Reflections on New Realities and #NMC16

The Oculus is set up and ready to go. To prepare for this momentous occasion I attended a pre- NMC Summer Conference workshop on Virtual Reality and the Future of Learning. Maya Georgiva, from New York University, and Emory Criag, from College of New Rochelle, presented a thorough and engaging overview of the new realities that will influence the academic cyberinfrastructure. The workshop and the conference prompted a lot of thoughts and questions.  For instance…

What is the difference between augmented reality, virtual reality, and mixed reality?

From Wikipedia “Augmented reality (AR) is a live direct or indirect view of a physical, real-world environment whose elements are augmented (or supplemented) by computer-generated sensory input such as sound, video, graphics or GPS data.”

My interpretation is that this reality occurs when digital information has a connection with physical space. For instance, portal information is only available when a player moves to coordinates in a real location.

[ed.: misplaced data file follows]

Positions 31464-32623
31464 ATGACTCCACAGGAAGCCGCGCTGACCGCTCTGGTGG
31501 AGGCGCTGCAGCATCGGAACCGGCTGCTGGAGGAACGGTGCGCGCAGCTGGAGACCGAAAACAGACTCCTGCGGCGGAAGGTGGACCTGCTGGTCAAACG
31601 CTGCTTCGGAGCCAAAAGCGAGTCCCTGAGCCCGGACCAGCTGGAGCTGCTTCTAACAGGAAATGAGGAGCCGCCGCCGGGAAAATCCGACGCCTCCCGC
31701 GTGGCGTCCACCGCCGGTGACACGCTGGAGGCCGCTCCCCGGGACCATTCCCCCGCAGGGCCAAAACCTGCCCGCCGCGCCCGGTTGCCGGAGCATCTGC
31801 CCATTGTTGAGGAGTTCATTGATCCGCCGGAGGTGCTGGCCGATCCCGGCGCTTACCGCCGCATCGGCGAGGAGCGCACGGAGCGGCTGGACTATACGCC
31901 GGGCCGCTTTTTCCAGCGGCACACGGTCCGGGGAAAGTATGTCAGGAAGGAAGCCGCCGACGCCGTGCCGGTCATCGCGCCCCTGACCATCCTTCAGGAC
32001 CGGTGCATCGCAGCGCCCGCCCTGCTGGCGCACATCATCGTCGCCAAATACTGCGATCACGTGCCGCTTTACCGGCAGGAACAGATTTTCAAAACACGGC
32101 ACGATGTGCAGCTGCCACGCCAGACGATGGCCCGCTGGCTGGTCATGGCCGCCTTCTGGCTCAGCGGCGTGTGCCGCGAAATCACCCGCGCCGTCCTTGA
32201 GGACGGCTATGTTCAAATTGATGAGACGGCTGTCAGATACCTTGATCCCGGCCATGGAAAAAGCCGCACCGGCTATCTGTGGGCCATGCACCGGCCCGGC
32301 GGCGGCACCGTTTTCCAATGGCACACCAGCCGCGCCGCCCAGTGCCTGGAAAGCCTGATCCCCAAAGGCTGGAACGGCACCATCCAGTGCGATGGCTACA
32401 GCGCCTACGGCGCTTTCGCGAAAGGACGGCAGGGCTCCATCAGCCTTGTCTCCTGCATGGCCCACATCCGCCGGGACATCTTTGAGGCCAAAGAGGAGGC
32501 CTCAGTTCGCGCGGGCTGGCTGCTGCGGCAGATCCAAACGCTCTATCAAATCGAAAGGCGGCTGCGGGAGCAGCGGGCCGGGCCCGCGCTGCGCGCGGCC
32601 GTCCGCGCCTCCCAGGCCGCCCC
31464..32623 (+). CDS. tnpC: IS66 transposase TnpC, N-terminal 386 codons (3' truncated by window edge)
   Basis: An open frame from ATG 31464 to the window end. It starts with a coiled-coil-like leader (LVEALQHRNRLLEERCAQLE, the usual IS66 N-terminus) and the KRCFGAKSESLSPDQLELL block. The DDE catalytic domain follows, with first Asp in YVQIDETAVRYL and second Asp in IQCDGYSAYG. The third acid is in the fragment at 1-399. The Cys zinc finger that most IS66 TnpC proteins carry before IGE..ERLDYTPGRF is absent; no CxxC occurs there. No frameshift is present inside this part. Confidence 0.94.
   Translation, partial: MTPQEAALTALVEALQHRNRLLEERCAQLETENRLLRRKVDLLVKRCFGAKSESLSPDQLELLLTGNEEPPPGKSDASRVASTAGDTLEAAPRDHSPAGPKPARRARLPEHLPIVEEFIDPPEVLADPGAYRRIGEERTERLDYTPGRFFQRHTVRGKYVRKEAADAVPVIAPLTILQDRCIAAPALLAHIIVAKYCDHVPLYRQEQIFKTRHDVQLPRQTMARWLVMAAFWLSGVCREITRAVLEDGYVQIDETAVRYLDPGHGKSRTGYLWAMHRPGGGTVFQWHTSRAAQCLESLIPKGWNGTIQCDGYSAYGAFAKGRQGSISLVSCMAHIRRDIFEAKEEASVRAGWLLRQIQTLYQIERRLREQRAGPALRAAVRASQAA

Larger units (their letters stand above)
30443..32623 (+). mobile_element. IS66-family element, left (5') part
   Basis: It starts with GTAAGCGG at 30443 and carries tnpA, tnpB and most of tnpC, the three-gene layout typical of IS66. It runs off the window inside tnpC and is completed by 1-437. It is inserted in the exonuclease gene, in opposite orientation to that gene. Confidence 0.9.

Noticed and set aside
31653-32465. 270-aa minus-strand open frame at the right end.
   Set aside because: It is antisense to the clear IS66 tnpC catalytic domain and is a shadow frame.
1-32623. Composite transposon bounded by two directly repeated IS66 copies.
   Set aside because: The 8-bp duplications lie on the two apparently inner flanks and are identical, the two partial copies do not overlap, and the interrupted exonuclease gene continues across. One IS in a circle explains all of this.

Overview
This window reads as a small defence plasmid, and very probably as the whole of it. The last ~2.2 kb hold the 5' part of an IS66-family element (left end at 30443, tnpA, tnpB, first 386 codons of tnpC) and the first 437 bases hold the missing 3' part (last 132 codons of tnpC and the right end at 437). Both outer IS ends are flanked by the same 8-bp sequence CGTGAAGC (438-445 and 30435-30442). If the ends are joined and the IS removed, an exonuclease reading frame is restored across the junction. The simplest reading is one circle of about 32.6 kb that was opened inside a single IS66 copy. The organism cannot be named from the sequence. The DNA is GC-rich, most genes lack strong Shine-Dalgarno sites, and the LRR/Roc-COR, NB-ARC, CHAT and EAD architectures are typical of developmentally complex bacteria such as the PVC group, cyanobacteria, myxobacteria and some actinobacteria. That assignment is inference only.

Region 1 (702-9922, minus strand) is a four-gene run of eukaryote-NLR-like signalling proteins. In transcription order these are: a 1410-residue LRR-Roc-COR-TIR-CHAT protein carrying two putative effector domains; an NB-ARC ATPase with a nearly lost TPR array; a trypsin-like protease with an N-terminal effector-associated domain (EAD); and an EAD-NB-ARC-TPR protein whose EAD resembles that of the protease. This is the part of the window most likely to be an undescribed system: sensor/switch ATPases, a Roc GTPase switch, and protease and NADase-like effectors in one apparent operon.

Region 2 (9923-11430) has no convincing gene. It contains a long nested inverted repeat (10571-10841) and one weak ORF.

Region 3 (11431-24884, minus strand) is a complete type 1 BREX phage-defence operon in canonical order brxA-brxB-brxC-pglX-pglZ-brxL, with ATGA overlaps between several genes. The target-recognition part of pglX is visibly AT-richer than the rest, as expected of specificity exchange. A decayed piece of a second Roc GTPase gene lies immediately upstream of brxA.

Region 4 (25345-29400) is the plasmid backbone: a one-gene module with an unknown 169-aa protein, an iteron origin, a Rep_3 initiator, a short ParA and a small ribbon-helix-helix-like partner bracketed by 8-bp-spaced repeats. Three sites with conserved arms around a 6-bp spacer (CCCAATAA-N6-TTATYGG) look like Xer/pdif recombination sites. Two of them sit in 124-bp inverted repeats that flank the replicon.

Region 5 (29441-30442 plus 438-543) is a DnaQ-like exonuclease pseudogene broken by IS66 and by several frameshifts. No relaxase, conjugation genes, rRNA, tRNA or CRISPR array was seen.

Another example is Pranav Mistry’s Sixth Sense, where are camera picks up information in physical space and projects related digital information.

From Wikipedia: “Virtual reality or virtual realities (VR), also known as immersive multimedia or computer-simulated reality, is a computer technology that replicates an environment, real or imagined, and simulates a user’s physical presence and environment to allow for user interaction. “

Immersive is the key word, the majority of the sensory information has been created, most often digitally. The participant is surrounded by the virtual world, they experience very little from the physical space. Star Trek’s Holodeck would be considered an advanced version of vr.

For now we will need devices like the Oculus, so that we can be saved from aliens by a bunny, or be eaten by a T-Rex.

From Wikipedia “Mixed reality (MR), sometimes referred to as hybrid reality,[1] is the merging of real and virtual worlds to produce new environments and visualizations where physical and digital objects co-exist and interact in real time.”

The top of the Wikipedia article suggests that MR should be merged with AR. Based on explanations or MR I could see  it as a subset of AR, although I may rethink this if we start thinking about MR as including the features to bring you back and forth between AR and VR, much like Microsoft’s preview here.

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